Archive for January, 2007

Jared Benson

iPhone Theme for Windows Mobile

iPhone theme for Motorola QGot Windows Mobile? Don’t fret, you can be cool like Steve Jobs too.

If you’re like me, perhaps you bought that Motorola Q for its slim form factor, only to find that you no longer have the sveltest handset on the market anymore. Well look no further; you don’t have to switch to Cingular in June after all. Simply enable this handy iPhone theme on your Q (or brand new Q Pro) and be the envy of all.

Before you get your hopes up, those nifty icons are just for decoration. Its Windows Mobile; you didn’t actually expect them to work, did you?

The theme does provide one-click access to your messaging options. [Not available for download.]

I’ve tried to separate myself from my Apple fetishism, and slough off Jobs’ reality-distortion effect and really assess this mornings’ announcement from the perspective of it’s impact on mobile user experience. (Certainly, a true UI critique will occur once we can get a device in hand in *sigh* June.

At the end of his keynote this morning, Steve Jobs summed up Apple’s mobile strategy saying, “There’s an old Wayne Gretsky quote I love — ‘I skate to where the puck is going to be, not to where it’s been.’” Which felt apropos given the product they had just announced. But, is the Apple iPhone announcement truly a “revolution of the first order?”

My take is that this is not a revolution for mobile phones. No, it feels more like catching up in a major way in an industry that has been behind far too long. Features like push email are best practices (read: Blackberry), not revolutionary. Integrating mail, voicemail, sms, contacts, voice calls, photos, music and video is also not revolutionary, but Apple is able to realize it where others have not.
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About Idlemode

Idlemode is the official blog of Punchcut, an interface design and development company focused on improving the mobile user experience.

Joe Pemberton

The future of mobile gaming is connected

We’re constantly anticipating ways consumers engage in mobile usage. One area I’m intrigued with is mobile gaming — why and when people play them. With a few exceptions, mobile gaming is limited to single player puzzle games and stripped-down versions of best selling PC/console games. So, if you’re a hardcore gamer (as opposed to a casual one) you’re likely not that enthralled by Bejeweled, Sudoku or Tower Bloxx. My brother, a long time World of Warcraft (WoW) addict, actually laughed at me when I showed him Civilization III for mobile (which I thought was a pretty cool port of the desktop version).
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Joe Michiels

Mobile Location Disclosure

An interesting study ( PDF ) (partially from Berkeley GUIR, U. Washington, and Intel) about why & when people would want to share their location. Highlights are how people are willing to share their location based on their relationship with the requester (and where the requester lives), why the information is being requested, and what level of detail they should allow.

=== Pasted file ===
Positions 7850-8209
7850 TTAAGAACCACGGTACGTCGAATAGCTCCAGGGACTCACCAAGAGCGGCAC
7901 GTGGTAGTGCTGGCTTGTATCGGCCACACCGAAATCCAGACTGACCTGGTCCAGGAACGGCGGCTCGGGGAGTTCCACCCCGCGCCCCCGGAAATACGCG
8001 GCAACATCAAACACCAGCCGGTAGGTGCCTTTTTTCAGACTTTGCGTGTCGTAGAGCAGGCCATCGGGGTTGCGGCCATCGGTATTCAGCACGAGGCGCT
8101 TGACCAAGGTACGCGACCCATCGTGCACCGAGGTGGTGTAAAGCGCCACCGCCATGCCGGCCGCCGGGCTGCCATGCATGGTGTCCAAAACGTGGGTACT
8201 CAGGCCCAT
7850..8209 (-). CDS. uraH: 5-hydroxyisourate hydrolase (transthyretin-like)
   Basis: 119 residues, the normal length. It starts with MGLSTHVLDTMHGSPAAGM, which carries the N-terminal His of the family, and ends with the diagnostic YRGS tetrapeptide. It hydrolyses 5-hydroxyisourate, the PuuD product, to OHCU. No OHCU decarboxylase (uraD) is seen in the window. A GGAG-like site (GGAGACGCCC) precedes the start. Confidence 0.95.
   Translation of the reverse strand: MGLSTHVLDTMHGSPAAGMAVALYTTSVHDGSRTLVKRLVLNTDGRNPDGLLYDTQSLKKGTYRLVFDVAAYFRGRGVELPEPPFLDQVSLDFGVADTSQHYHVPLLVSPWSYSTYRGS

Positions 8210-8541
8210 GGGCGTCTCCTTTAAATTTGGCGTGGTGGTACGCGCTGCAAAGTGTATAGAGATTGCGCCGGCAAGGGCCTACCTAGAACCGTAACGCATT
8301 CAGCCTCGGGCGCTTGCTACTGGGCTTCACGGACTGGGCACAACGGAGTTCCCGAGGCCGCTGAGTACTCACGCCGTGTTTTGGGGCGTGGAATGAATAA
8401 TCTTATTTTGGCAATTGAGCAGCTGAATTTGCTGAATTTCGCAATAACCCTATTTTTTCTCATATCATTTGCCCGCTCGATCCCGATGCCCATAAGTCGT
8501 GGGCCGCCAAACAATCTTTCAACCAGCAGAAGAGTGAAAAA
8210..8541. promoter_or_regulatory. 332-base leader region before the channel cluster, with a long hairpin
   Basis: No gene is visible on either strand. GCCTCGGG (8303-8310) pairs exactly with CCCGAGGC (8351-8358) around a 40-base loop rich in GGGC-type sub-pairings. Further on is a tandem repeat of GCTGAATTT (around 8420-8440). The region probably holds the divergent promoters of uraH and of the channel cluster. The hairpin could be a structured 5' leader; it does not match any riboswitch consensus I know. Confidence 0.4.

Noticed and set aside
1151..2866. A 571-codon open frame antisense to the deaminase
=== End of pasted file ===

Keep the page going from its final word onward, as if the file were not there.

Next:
Warning: It’s a pretty dry submission to CHI 2005, but full of lots of info based on a group of 16 test subjects.

This question was asked a few days ago on the Adaptive Path blog. The following was my response:

Device manufacturers have been chasing the iPod’s form factor for several years now. How many white phones have entered the market in recent years? How many preemptive iPhone knockoffs have already been blogged? One need only look at Verizon’s Chocolate, Sprint’s Fusiq, or Helio’s KickFlip to see examples that have gained mainstream traction in the last 12 months.

Both the carriers and OEMs are trying to figure out how to create a device that generates the level of allegiance, enthusiasm and evangelism that Apple seems to create with every product release. When was the last time someone loved their phone so much that they insisted you hold it, try it, then get one for yourself?

User experience has only recently been getting lip service from the mobile industry as they recognize that it becomes the differentiator in a crowded marketplace where the competitive choices are so similar. Suddenly we’re hearing mobile executives talking about it openly at the conferences. The rumor of an Apple phone has much of the industry on guard as Apple has proven to be a company who truly “gets�? user experience and have leveraged that knowledge to create unparalleled loyalty.
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The following was my response since I couldn’t let Jared have all the fun. This question was asked a few days ago on the Adaptive Path blog.

It’s a broad question, but I think it’s really about whether Apple can launch a successful music phone. The iPod is the perfect music player and people are cheering Apple in hopes to get the perfect phone.

The current industry model of carriers and OEMs partnering to create a compelling music phone has had pretty limited success — for example, even though the Motorola ROKR partnered with Cingular to bring Apple’s iTunes and was marketed in unprecedented ways it was what basically a flop by Motorola’s standards because it failed on it’s primary promise to be a music phone. (Engadget reported that 1 in 6 ROKRs got returned). That carrier/OEM dynamic is possibly what’s at stake if Apple succeeds.

Consider this: with ringtone sales on the decline (which is a first in the US), carriers are the ones who stand to lose on the R&D spent developing a music phone offering (since they won’t get paid from data and music sales if everybody’s side-loading their music ala the iPod method). It’s the handset manufacturers (OEMs) that serve the carriers, and these OEMs are the ones who stand to gain from a hot handset that could deliver a compelling music experience.
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